I so wish I could see a CU of a persons face (a pretty woman) light to justify a table light etc, 10 seconds, that


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donatelloRe: Test Shots with HVX200
by on Jan 28, 2006 at 6:04:01 am

you test the camera's with real clips and you'll find all the camera's have good images ... now you need to get to what you want/need and take into account projects and workflow .. in the end you'll find there is No ONE camera that does it all and there is no camera that knocks out the others ...
i assume you've all read the http://www.DV.com write up on the 4 hand size HD's, varicam, & cinealta ?? all good camera's .. allot of bang for your $$$$ on the hand size HD camera's.


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Mike SchrengohstRe: Test Shots with HVX200
by on Jan 28, 2006 at 3:58:05 pm

Hello Chris,
Those are the kinds of things more potential fencesitters need to see.
Yesterday in Dallas, Gary Adcock gave a seminar showing a three-screen split
of a Z1, HVX200 and the JVC. Once motion gets into the equation then HDV is a thumbs down. It might serve a purpose if you are shooting test charts or a static vase of flowers. I am afraid that when I videotape events and such the people or the things I am taping usual move??!! I am working with a producer who shoots HDV but most of his stuff is corporate training and has no intention of producing for TV. So far all he is shooting is DV. My intention is to produce TV spots and docs that will hopefully get to the broadcast realm, I think the HVX is the most logical path I can find.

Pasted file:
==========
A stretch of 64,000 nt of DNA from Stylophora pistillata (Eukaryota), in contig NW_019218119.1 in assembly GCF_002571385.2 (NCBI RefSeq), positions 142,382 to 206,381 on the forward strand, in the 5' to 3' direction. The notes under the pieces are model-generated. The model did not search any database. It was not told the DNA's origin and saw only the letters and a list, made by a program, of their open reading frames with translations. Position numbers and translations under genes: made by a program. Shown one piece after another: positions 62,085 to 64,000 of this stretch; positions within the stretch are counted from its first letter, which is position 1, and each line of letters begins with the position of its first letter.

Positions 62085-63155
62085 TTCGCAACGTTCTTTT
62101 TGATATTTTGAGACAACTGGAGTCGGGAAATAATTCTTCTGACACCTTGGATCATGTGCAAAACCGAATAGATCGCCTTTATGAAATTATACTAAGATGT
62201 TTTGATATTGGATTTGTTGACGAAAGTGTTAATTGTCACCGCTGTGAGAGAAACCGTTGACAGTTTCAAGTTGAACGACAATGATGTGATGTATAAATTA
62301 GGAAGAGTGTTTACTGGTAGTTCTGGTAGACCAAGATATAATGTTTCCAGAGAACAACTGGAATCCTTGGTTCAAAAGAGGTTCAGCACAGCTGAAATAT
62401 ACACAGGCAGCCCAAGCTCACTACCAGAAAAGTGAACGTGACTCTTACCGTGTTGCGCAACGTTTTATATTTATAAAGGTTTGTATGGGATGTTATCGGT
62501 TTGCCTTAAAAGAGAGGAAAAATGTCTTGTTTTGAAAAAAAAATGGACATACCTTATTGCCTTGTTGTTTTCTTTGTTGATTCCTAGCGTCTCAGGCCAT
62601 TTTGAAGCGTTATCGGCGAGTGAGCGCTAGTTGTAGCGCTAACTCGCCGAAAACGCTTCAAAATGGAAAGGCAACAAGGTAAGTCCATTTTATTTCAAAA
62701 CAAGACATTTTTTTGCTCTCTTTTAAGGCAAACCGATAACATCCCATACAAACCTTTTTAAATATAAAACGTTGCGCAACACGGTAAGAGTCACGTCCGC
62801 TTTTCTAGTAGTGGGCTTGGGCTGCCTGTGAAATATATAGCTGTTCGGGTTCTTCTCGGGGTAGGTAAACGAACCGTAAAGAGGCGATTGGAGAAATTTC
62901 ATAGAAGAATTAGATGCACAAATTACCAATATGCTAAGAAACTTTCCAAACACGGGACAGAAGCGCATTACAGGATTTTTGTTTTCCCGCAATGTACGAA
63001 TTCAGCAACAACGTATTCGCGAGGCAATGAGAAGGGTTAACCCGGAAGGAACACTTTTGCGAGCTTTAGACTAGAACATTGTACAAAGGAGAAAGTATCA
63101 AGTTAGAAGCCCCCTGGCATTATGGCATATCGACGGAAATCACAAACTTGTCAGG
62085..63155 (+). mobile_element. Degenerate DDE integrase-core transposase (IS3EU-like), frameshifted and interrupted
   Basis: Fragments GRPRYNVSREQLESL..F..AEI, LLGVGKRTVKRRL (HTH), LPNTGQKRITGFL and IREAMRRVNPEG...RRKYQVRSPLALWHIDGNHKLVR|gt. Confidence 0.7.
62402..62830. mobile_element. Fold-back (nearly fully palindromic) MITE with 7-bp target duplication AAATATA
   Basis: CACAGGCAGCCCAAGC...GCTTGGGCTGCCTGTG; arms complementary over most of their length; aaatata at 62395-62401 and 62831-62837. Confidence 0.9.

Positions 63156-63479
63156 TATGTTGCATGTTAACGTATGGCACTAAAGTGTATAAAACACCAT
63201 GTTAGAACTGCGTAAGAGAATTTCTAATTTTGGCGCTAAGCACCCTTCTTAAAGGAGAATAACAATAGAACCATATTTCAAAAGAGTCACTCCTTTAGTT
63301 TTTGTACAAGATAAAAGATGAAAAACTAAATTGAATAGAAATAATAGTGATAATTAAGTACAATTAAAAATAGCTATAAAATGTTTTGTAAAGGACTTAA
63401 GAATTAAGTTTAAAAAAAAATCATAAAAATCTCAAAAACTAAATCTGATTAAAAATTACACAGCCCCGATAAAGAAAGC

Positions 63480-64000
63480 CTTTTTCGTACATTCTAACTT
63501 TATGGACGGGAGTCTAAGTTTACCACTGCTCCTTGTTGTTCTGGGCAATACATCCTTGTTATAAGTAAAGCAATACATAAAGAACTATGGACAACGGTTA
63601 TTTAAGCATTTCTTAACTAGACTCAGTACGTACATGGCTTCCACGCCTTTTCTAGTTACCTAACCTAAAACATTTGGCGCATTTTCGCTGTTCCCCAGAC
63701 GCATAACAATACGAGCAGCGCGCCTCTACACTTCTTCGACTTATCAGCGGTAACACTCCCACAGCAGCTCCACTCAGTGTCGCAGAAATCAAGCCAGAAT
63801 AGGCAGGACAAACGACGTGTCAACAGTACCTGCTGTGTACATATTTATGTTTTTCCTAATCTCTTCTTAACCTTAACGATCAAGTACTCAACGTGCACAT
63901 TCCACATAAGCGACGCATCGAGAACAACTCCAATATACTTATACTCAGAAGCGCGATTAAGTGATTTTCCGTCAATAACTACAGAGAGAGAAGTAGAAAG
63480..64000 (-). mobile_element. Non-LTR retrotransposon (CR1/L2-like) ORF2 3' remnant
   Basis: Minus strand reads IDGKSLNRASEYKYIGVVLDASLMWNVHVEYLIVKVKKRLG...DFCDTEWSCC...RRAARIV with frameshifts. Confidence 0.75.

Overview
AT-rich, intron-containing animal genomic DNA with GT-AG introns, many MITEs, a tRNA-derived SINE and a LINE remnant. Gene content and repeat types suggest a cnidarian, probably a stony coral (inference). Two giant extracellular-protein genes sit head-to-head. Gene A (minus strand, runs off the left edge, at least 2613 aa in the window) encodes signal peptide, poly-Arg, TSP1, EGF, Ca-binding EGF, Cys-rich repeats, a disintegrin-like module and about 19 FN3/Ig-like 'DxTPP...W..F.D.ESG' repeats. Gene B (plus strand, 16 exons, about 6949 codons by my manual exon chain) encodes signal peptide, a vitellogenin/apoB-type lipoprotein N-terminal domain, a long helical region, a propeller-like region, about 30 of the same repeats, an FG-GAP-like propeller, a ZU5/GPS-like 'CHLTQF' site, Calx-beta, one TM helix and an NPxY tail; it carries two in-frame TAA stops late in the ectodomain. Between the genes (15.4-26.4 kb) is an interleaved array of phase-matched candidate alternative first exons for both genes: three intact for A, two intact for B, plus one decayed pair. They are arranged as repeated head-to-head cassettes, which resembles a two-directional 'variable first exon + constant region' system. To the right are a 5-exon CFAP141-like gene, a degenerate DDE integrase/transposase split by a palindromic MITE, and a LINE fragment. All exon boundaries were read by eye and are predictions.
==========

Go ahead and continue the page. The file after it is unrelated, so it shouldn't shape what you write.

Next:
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donatelloRe: Test Shots with HVX200
by on Jan 28, 2006 at 4:55:37 pm

"Once motion gets into the equation then HDV is a thumbs down"

you have to judge that yourself !! what is thumbs up/down to one person could be the opposite for another ... HDV camera's are being used already in broadcast ...

all the camera's have strengths- weakness .. you have to look at ALL area's of the camera that are important to you PLUS you have to look at the workflow of each camera TODAY not what might be out next year for it ...

when 24p 1st came out many were complaining about the not smooth ( strobbing) panning/tilting/motion of 24p ..WHY ? because most of the complainers had been shooting 60i and they compared 60i split screen with 24p = 60i is smoother .. now for the persons that came from a FILM background they said what strobbing??...


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David SaracenoRe: Test Shots with HVX200
by on Jan 28, 2006 at 5:03:03 pm

[Mike Schrengohst] "Once motion gets into the equation then HDV is a thumbs down"

But Mike, that isn't my experience.

We shot a bunch of college basketball last weekend, and it wasn't there.

We do have problems with a fast pan of heavily wooded and leaved trees.

But you emphasize my point. I'd like to shoot my college basketball footage with a HVX200 and a Z1U and then compare.

David S.


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Chris ElleyRe: Test Shots with HVX200
by on Jan 28, 2006 at 6:10:36 pm

Thanks for chiming in. Last night, I took the camera to the same places I went in full daylight. While the daylight shots awed me, the nighttime shots did not. We all know that shooting at night requires appropriate lighting, but I just wanted to try existing lighting one would find in downtown at night.